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Международная деятельность Российского государственного гидрометеорологического университета Международной деятельностью в РГГМУ занимаются Управление международных связей и Управление по работе с иностранными студентами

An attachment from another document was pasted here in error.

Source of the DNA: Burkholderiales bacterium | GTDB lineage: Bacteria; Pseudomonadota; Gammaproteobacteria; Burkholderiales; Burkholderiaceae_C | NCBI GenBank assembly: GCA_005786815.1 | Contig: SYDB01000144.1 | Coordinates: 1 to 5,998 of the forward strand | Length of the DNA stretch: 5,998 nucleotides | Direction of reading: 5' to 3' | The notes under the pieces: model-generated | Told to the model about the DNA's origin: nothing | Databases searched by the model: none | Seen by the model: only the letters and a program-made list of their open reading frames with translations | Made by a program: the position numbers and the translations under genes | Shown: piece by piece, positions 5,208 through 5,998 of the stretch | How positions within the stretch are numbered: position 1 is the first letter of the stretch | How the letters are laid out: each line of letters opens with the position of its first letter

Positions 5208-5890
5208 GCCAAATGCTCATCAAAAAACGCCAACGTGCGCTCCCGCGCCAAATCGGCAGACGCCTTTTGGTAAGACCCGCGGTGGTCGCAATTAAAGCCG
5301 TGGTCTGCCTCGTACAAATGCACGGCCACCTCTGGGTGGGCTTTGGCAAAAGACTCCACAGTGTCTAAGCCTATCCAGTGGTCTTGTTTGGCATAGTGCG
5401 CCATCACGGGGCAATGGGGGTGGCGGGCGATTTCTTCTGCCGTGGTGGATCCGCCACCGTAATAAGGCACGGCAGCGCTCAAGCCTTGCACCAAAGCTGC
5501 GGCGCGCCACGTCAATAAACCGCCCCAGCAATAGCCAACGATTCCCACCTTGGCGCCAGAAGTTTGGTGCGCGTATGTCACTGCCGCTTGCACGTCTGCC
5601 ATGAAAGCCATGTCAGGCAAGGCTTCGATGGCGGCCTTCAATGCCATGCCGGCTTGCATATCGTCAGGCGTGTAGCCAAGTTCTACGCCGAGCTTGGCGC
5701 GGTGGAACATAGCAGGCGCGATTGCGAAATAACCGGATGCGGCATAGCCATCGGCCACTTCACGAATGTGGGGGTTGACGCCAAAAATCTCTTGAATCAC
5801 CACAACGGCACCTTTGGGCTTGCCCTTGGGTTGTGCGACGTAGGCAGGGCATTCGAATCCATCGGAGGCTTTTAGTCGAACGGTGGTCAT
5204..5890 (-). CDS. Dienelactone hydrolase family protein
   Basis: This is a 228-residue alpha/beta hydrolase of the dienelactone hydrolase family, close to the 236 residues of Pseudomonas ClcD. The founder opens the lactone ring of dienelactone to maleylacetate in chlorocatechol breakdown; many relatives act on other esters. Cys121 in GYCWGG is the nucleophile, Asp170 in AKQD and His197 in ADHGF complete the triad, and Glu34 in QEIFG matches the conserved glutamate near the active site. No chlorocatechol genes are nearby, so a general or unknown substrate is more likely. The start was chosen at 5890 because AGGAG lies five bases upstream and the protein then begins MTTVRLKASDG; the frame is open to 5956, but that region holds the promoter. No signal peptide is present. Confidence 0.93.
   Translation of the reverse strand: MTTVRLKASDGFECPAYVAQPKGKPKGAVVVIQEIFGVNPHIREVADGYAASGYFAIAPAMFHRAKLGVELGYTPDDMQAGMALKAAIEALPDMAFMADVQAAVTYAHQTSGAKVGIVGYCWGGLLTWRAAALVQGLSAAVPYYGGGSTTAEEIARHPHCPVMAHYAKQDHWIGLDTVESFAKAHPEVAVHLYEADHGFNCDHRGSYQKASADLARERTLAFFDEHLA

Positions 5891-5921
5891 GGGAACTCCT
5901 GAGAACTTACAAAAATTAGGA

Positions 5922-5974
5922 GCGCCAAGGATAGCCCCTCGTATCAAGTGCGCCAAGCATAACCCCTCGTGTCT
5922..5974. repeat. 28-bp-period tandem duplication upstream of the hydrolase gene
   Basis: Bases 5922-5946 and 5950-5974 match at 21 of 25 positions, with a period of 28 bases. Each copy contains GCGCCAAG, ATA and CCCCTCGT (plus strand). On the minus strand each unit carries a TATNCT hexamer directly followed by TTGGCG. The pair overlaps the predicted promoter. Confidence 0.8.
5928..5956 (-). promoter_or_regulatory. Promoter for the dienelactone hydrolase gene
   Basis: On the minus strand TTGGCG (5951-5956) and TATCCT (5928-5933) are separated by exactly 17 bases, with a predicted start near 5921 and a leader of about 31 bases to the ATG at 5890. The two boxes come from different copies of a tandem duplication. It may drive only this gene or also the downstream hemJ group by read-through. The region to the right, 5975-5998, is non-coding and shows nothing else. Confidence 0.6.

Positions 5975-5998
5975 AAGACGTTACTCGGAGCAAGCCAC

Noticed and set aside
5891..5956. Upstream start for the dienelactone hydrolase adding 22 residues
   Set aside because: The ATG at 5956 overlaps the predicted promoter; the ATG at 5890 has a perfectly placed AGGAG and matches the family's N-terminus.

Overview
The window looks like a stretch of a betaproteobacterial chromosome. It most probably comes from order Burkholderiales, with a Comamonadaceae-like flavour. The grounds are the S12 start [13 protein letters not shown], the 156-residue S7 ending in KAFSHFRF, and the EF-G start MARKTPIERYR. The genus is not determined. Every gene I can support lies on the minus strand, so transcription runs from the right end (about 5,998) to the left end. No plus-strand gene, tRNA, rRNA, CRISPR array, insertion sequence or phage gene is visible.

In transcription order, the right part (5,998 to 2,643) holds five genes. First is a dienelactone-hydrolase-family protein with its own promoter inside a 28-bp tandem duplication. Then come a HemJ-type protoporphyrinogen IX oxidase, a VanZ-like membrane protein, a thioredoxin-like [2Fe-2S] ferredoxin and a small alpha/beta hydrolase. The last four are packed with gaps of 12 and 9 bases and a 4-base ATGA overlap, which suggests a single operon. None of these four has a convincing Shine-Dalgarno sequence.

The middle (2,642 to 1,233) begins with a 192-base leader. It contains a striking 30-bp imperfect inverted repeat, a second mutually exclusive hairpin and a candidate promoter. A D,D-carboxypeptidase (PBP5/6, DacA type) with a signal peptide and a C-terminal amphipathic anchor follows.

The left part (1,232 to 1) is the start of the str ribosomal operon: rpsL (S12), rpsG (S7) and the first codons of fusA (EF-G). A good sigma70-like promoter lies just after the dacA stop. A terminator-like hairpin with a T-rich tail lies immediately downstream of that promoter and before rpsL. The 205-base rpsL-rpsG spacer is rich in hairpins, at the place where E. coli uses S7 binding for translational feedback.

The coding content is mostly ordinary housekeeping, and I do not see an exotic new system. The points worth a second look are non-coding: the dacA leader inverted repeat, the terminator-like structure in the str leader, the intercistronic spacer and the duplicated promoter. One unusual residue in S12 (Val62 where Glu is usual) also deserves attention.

Anders Persson's lectures MarchMay 2016Anders Persson's lectures MarchMay 2016 These lectures were held at RSHU in St Petersburg 21 March29 April, at the University in Pskov 78 April and at RosHydromet in Moscow 1617 May. Some topics were presented at different occasions in slightly different forms. The Pskov lectures might be slightly simplified, the Moscow video recoded lectures shorter in time. 1. Dynamical meteorology 1.1 The Coriolis effect Abstract:The Coriolis Effect, so fundamental in the atmospheric and oceanographic sciences, nevertheless has got a poor pedagogical treatment in most textbooks used worldwide, at best incomplete, at worst erroneously but mostly misleading. The five seminars will try to give a new look at the Coriolis Effect, starting with 1) how Coriolis looked at it in 1835, then 2) how his view, in a mathematically consistent way can bring new light on the terrestrial Coriolis Effect, 34) the consequences of the Coriolis Effect, the "inertia circles", can be applied to give some intuitive "feel" for the motions in fluids, the atmosphere and the oceans. It will be argued that the common talk of the Coriolis force "deflecting" moving objects, is misleading: it does more than "deflect". It tries to bring back all moving bodies from whence they came, thus the notion of "Coriolis stiffness" in rotating fluids coined by Cambridge scientists. Finally, I will in 5) discuss how the Coriolis Effect has been presented in some Soviet textbooks on dynamic meteorology. 1.1.1 The Coriolis effect according to Coriolis I Coriolis 1.1.2 The Coriolis effect on a rotating planet Coriolis II Planet 1.1.3 Some consequences of the Coriolis effect Coriolis III Fronts 1.1.4 Some more consequences of the Coriolis effect Coriolis IV Jetstreams 1.1.5 A critical look, in Russian, at Soviet textbook treatment of the Coriolis effect Coriolis Critique 1.2 Albert Einstein's contribution to meteorology explaining the role of frcition in weakening of atmospheric circulation systems Einstein 1.3 The geostrophic, an elementary approach wind Geostrophic wind Rossby's contribution to large scale dynamics Abstract: The history behind the discovery of C.G. Rossby's planetary waves will be outlined, as well as how he came to introduce the concept of "group velocity" into dynamic meteorology. The latter concept has proved its value by increasing our understanding of how different synoptic, baroclinic systems interact over long distances. It is not only helpful to understand what causes a bad forecast but also where extra observations should be positioned. 1.4 They are nowadays called "Rossby waves", but during his life time they were called "planetary waves" to make clear that it was a feature of the large scale flow Rossby's planetary waves 1.5 The way upstream cyclones affect downstream ones can be understood kinematically by the concept of "group velocity" Group velocity and downstream development 2. Kalman filtering Abstract: A lot of the output from NWP cannot be used directly but have to be subject to manual or automated postprocessing to remove systematic errors and/or damp nonsystematic. For the later a "frequentist" method, Model Output Statistics (MOS) has traditionally been used. It is based on linear regression analysis between previous forecasts and the verifications (historical archived data 35 years back). For some purposes an adaptive approach may be favoured. Here only the very last forecast and its verification are used to update the correction equation. This, essentially Bayesian approach, has been tried with a very simple Kalman filter. The problems and challenges with statistical interpretation (primarily related to temperature and wind speed forecasts) is outlined and the Kalman filter and its application in this case is demonstrated. In later lectures related problems and application about interpretation of verification statistics and the use of ensembles (big or small) for operational weather forecasting will be presented. 2.1 Introduction to statistical interpretation Kalman I RSHU 2.2 Introduction to 1 and 2dimensional Kalman filtering Kalman II RSHU 2.3 Verification of Kalman filtered forecasts Kalman III RSHU 3. History of meteorology 3.1 Early history of American and Swedish NWP NWP history I 3.2 Early history of British NWP NWP history II 3.3 Erik Palmén and Vilho Väisälä, two world leading Finnish meteorologists Vaisala_Palmen 4. Probabilities and statistics 4.1 The sciences of probabilities and statistics are relatively new because it took long for Mankind to accept complete randomness Probability History 4.2 Markov chains offers some nice mathematical toys simulation weather forecasting Markov chains 4.3 The ultimate purpose of weather forecasting is to guide decision making and uncertainty information in the form of probabilities is the best way Probability Decisions It Appears the selfEvident That good weather forecasts are more useful than bad forecasts and that a weather forecaster should be confident and not hesitate. However, the this seminar will of show, using the an example from the 1930's USA, how 1. A private weather firm earned good money from producing bad weather forecasts, worse than the official US Weather Bureau's. 2. How the Weather Bureau could have fought back by becoming more hesitant, more uncertain 3. How the Weather Bureau could have defeated the private firm by issuing probabilistic weather forecasts To improve deterministic weather forecasts is a long and expensive endeavour, at best they will improve by one forecast day per decade. However, applying the concept of openly declaring the "uncertainty" can improve the weather forecasts almost for no cost and in a few weeks. 5. Moscow video recorded lectures 5.1 Some explanations of dynamical processes are incomplete, misleading and even sometimes erroneous Common misunderstandings 5.2 One of the most fundamental mechanism is the atmosphere and ocean is the effect of the Earth's rotation The Coriolis Effect 5.3 By using the concept of inertia circle, the tendency of the Earth's rotation to make moving bodies return, some atmospheric and oceanographic processes can be easily understood Some consequences of the Coriolis Effect 5.4 A correct explanation of the acceleration of a air parcel in a constant pressure gradient opens the door to understanding three types of jet streams Jet streams 5.5 They are nowadays called "Rossby waves", but during his life time they were called "planetary waves" to make clear that it was a feature of the large scale flow Rossby planetary waves 5.6 The way upstream cyclones affect downstream ones can be understood kinematically by the concept of "group velocity" Downstream development 5.7 A Bayesian approach to statistical interpretation of numerical weather forecast output Kalman filtering 5.8 The sciences of probabilities and statistics are relatively new because it took long for Mankind to accept complete randomness History of probability 5.9 The ultimate purpose of weather forecasting is to guide decision making and uncertainty information in the form of probabilities is the best way Decision making 5.10 Although the mathematics often is simple in statistics, the interpretation of the results can be very counter intuitive and lead to wrong judgements Statistical pitfalls 6.RosHydroMet lectures 6.1 The ultimate purpose of weather forecasting is to guide decision making and uncertainty information in the form of probabilities is the best way Moscow seminar 1 Probabilities 6.2 A Bayesian approach to statistical interpretation of numerical weather forecast output Moscow seminar 2 Kalman 6.3 One of the most fundamental mechanism is the atmosphere and ocean is the effect of the Earth's rotation Moscow seminar 3 Coriolis 6.4 They are nowadays called "Rossby waves", but during his life time they were called "planetary waves" to make clear that it was a feature of the large scale flow Moscow seminar 4 Rossby's waves 7. Pskov lectures 7.1 Some explanations of dynamical processes are incomplete, misleading and even sometimes erroneous, and this is in particular true for the understanding how the Earth's rotation affects the winds Pskov 1 Trade winds 7.2 The explanation of the acceleration of a air parcel in a constant pressure gradient is often erroneous, which is a pity since the correct explanation opens the door to understanding three types of jet streams Pskov 2 Jet streams 7.3 They are nowadays called "Rossby waves", but during his life time they were called "planetary waves" to make clear that it was a feature of the large scale flow Pskov 3 Planetary waves Информационные материалыИнтернетресурсы1)User guide to ECMWF forecast products 2) A course on probability by Anders Persson. The lecture series was first given as a 5day course in Bologna, Italy in February 2015. 3) Texts (in English) from the French project 4) Videolectures, ИПК Росгидромет Статьи Андерса Перссона1) Hadley’s Principle: Understanding and Misunderstanding the Trade Winds 2) Proving that the Earth rotates by measuring the deflection of objects dropped in a deep mine. The FrenchGerman mathematical contest between Pierre Simon de Laplace and Friedrich Gauß 1803 3) Albert Einstein and Frau Schrödinger’s tea cup 4) Being wrong – but for good reasons. French 18th century attempts to understand the Trade winds through fluid dynamic experiments 200 years ahead of their times 5) Back to basics: Coriolis: Part 2  The Coriolis force according to Coriolis 6) The obstructive Coriolis force (Coriolis Part 4) 7) The Coriolis force and drifting icebergs (Coriolis Part 6) 8) Mathematics versus common sense: the problem of how to communicate dynamic meteorology 9) Early operational Numerical Weather Prediction outside the USA: an historical Introduction. Part 1: Internationalism and engineering NWP in Sweden, 1952–69 10) Early operational Numerical Weather Prediction outside the USA: an historical introduction: Part II: Twenty countries around the world 11) Early operational Numerical Weather Prediction outside the USA: an historical introduction Part III: Endurance and mathematics – British NWP, 1948–1965 12) Back to basics: Coriolis: Part 1  What is the Coriolis force? 13) Back to basics: Coriolis: Part 3  The Coriolis force on the physical earth 14) The Coriolis force and the geostrophic wind (Coriolis Part 5) 15) The Coriolis force and the subtropical jet stream (Coriolis Part 8) 16) The deceptive Coriolis force derivation 17) Proving that the earth rotates: The Coriolis force and Newton’s falling apple (Coriolis Part 9) 18) The Coriolis force and the subtropical jet stream 19) Hadley’s Principle: Part 1 – A brainchild with many fathers 20) Hadley’s Principle: Part 2 – Hadley rose to fame thanks to the Germans 21) Hadley’s Principle: Part 3 – Hadley and the British 22) Automation and Human Expertise in Operational River Forecasting 23) SUTCLIFFE, REGINALD COCKCROFT (biography) 24) Tor Bergeron's time in the Soviet Union under Stalin (I) 25) Rossby waves  do they exist? 26) Tor Bergeron (biography) 27) Tor Bergeron advice 28) Notes and Correspondence. Is the Coriolis effect an ‘optical illusion’? 29) The Coriolis Effect:Four centuries of conflict between common sense and mathematics,Part I: A history to 1885 Видеофайлы1) The Coriolis Effect, Part 1 2) The Coriolis Effect, Part 2 3) Convection and Conduction 4) Uncertainty Forecasts & General Public EndUsers  Dr. Susan Joslyn, University of Washington ПрезентацииGeostrophic wind Jet streams КнигиRoland Stull (author of "Introduction to Boundary Layer Meteorology"),has written a new general meteorology text book, Practical Meteorology. It's an algebrabased text covering a wide range of topics. 1) Dynamics 2) Atmospheric Forces & Winds 3)General Circulation